The pro­found per­fec­tion of wis­dom

Gods ga­lore fea­tured in the sale of Soame Jenyns’s Ori­en­tal art col­lec­tion as well as a me­mento of a Chris­tian saint

Country Life Every Week - - Art Market - Huon Mal­lalieu

HOLY TRIN­ITY, Bot­tisham, mid­way be­tween Cam­bridge and New­mar­ket, is a fine church with sev­eral par­tic­u­larly ap­peal­ing mon­u­ments, notably to mem­bers of the Aling­ton (or Alling­ton) and Jenyns fam­i­lies. I wrote about some of the 17th-cen­tury Aling­tons here (Oc­to­ber 25, 2017) when Ch­effins sold a num­ber of their fam­ily por­traits.

I men­tion them again only to point to the charm­ing 1638 mon­u­ment to Leonard and Dorothea, who died in child­hood: ‘These the world’s strangers were, not here to dwell. They tasted, liked it not, and bade farewell.’

Close to them is a splen­did dou­ble mon­u­ment for Sir Roger Jenyns (1663–1740) and his sec­ond wife, El­iz­a­beth Soame, wear­ing elab­o­rate night clothes and tak­ing each other’s hand as if about to rise from a couch to meet their Maker. They ap­pear to have been read­ing as they awaited res­ur­rec­tion.

Two cen­turies later, their Bot­tisham Hall es­tate was in­her­ited by Soame Jenyns (1904–76), the great author­ity on Chi­nese ceram­ics and paint­ings who was as­sis­tant keeper of Ori­en­tal an­tiq­ui­ties at the Bri­tish Mu­seum. He was a col­lec­tor as well as a scholar and his prop­erty con­trib­uted much to Christie’s sales dur­ing Asian Art Lon­don at the be­gin­ning of last month.

The ma­jor pieces were dis­trib­uted among other prop­er­ties in the ses­sions in the rooms, but there was also an on­line sale of sup­pos­edly lesser-value Jenyns items. The whole op­er­a­tion made his heirs well over £8.6 mil­lion.

By far the largest con­tri­bu­tion was made by one item, which had been es­ti­mated at up to £200,000, although the auc­tion­eers had come to re­alise that it would do rather bet­ter than that. This was a 10¼in-high gilt-bronze fig­ure of the Bod­hisattva Aval­okitesh­vara, the Bod­hisattva of Com­pas­sion (Fig 1), who hears the cries of the af­flicted and works tire­lessly for them and is known in China as Guanyin.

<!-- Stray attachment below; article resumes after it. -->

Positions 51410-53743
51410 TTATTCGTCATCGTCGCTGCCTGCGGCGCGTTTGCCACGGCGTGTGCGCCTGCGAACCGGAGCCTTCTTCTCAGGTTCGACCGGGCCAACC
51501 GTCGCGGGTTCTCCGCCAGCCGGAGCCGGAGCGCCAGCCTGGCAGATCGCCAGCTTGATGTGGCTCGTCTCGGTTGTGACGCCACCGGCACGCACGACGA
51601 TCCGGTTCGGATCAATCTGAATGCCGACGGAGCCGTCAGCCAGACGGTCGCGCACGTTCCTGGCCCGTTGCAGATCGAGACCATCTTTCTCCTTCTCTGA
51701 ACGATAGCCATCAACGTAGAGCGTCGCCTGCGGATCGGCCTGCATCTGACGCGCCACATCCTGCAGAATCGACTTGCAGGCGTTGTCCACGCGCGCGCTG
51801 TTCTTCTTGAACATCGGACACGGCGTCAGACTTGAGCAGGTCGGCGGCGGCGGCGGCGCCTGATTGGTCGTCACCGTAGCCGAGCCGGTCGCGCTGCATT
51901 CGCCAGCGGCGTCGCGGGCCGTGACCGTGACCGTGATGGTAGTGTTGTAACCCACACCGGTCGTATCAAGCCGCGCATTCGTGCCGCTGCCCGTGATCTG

A Bod­hisattva is one who as­pires to Bud­dha­hood, but, more specif­i­cally, a rep­re­sen­ta­tion of the fu­ture Bud­dha in his pre­vi­ous life and the Dalai Lama is an em­a­na­tion of Aval­okiteś­vara.

Nat­u­rally, it has al­ways been a very pop­u­lar sub­ject. This one car­ried the reign mark of the Em­peror Xuande (1426–35) and was exquisitely mod­elled in a Nepali-ti­betan style.

The grace­ful fig­ure was hol­low­cast and it was pos­si­ble to es­tab­lish by ra­di­og­ra­phy that it con­tains a scroll with other vo­tive pa­pers and beads.

In the event, the nu­mi­nous beauty of the fig­ure car­ried the price to £1,928,750, the high­est of the week of sales.

The on­line Jenyns sale pro­duced a num­ber of up­sets for the es­ti­ma­tors, both up and down. One of the pleas­ant fea­tures of a large col­lec­tion such as this, and the op­por­tu­nity of­fered by on­line sell­ing, is that cheaper lots may be in­cluded than would

Fig 1: Fig­ure of the Bod­hisattva Aval­okitesh­vara. £1,928,750

Fig 2 left: Ja­panese lac­quer items. £250. Fig 3 right: Chi­nese Yix­ing teapots by Shao Weixin, Yu Xian, Shao Zhenglai and Li Heng. £47,500

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